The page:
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National Infertility Awareness Week

National Infertility Awareness Week

National Infertility Awareness Week

This morning, my wife put up an encouraging post on Facebook to celebrate National Infertility Awareness Week and I simply had to share it here:

This picture is much more than a cute little baby girl sleeper. It’s the first thing I bought for our daughter back in July of 2014, days after finding out a birth mother wanted us to be her parents. This week is National Infertility Awareness Week. From early 2011-2014 we desired and prayed for a child. It was the most difficult season in my life. It was frustrating, isolating, lonely, painful, scary, and depressing.


I don’t like to think back on it often. It’s too painful. Could the Lord not hear our cries for a child? I knew he could, but I didn’t understand why he wouldn’t answer the way we wanted.
Of course now we know the “whys.” Two (or someday more) beautiful reasons why. If you’re in the middle of dealing with infertility, doctor visits, being asked when you’ll start a family, loneliness, and all the “whys,” I am so sorry.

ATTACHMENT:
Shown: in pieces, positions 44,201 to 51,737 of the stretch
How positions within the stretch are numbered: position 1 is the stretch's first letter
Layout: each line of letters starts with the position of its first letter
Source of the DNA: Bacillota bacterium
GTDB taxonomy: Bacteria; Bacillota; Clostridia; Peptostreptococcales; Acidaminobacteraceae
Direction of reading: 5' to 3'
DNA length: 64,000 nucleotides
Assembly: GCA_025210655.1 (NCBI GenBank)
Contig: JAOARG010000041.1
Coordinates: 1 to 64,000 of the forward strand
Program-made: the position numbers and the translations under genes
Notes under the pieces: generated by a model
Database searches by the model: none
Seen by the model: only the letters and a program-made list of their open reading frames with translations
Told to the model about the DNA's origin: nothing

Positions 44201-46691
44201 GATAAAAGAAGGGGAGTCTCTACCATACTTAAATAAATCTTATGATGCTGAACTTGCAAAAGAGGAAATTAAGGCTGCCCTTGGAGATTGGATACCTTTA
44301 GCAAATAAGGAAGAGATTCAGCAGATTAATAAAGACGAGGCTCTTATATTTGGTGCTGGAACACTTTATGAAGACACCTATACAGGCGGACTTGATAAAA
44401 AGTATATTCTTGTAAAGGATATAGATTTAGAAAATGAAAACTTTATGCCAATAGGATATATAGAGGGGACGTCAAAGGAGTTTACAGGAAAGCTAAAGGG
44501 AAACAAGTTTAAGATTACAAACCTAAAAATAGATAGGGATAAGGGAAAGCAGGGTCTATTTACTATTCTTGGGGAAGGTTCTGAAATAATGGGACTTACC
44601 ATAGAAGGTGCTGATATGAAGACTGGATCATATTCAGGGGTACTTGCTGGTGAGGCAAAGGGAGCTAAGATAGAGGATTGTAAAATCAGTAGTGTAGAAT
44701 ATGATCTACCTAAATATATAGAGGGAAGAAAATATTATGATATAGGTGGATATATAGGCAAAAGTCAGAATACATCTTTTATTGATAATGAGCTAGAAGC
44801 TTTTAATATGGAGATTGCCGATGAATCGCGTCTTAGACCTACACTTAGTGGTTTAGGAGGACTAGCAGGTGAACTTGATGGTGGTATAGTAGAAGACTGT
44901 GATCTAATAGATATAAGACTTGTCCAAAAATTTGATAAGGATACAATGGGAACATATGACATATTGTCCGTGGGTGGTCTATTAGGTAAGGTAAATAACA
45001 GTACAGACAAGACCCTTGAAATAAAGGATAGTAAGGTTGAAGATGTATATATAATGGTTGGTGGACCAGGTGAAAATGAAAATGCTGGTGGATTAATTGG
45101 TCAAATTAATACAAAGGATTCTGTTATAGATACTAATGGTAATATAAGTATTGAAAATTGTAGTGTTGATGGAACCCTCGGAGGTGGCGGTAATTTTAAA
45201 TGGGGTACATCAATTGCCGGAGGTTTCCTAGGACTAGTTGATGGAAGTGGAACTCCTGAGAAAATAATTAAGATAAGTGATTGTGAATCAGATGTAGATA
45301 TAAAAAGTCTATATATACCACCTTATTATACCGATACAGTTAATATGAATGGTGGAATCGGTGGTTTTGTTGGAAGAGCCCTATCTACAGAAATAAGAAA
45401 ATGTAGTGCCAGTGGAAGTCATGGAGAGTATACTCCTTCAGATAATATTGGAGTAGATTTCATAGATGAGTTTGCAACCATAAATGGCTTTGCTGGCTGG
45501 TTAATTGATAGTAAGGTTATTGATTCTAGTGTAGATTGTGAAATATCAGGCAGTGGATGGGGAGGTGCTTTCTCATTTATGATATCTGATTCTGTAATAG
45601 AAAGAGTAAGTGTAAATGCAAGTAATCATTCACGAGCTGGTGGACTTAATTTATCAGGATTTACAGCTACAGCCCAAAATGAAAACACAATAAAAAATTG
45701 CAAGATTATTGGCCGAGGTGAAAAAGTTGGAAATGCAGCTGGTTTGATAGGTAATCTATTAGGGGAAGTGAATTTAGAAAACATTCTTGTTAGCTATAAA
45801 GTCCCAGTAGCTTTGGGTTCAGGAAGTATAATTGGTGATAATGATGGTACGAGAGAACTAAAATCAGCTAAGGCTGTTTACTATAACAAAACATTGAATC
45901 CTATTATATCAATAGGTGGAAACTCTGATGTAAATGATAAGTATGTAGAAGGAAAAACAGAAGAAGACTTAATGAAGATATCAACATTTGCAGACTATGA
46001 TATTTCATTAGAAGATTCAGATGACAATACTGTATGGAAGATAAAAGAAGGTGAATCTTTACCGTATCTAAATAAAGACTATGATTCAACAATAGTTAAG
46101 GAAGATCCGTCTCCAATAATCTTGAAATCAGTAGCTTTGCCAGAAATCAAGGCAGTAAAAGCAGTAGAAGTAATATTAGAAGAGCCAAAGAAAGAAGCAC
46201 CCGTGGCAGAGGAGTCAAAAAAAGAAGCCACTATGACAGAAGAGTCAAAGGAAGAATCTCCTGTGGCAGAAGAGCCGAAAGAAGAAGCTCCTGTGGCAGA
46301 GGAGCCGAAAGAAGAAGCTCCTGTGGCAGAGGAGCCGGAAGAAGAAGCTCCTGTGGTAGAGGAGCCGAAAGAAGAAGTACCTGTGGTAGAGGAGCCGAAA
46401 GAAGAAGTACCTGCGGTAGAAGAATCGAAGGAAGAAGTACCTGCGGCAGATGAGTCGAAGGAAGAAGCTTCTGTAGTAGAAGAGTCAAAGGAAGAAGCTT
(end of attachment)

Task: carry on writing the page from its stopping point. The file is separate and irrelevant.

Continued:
But now I can say something I never thought I would. I am thankful for infertility. Without it, I wouldn’t have had to stop this post 5 times to have a conversation with my 3 year old who never stops talking. 🙃 Or to wipe the spit up off of my 5 month old that somehow spits more out than he ate in the first place.


I am thankful for infertility because it led me to a job that I love more than anything I’ve ever done.  I’m thankful for infertility because our marriage is stronger.


I’m thankful for infertility because it led me to friendships and an unspoken connection with so many women out there. A sisterhood of strong women, mothers, if some only in their hearts.
I’m thankful for infertility because of how God spoke to me during that time and the years to follow. Reminding me that I am never alone and His plans are indeed greater than my own.
I’m thankful because it led me to adoption and embryo adoption and the extended relationships that come with that.


Some of you reading this have been there. Some of you are there now. And some of you will be there one day in the future. If there’s anything I would have done differently if would be to tell someone sooner. Don’t suffer in silence. Reach out. Tell your family. Tell a friend. They may not understand what it’s like, but hopefully you will find support there.


Family members and friends of those facing infertility, don’t be afraid to ask how they’re doing. They may feel like talking, they may not. But ask. And pray. And be understanding. Support them in whatever choice they make. I know this can be difficult for the family members too when things don’t go as planned, but one day you may look back and be thankful for how things turn out also.
Lastly, I’d be happy to listen to anyone in the middle of this struggle and pray with you. 

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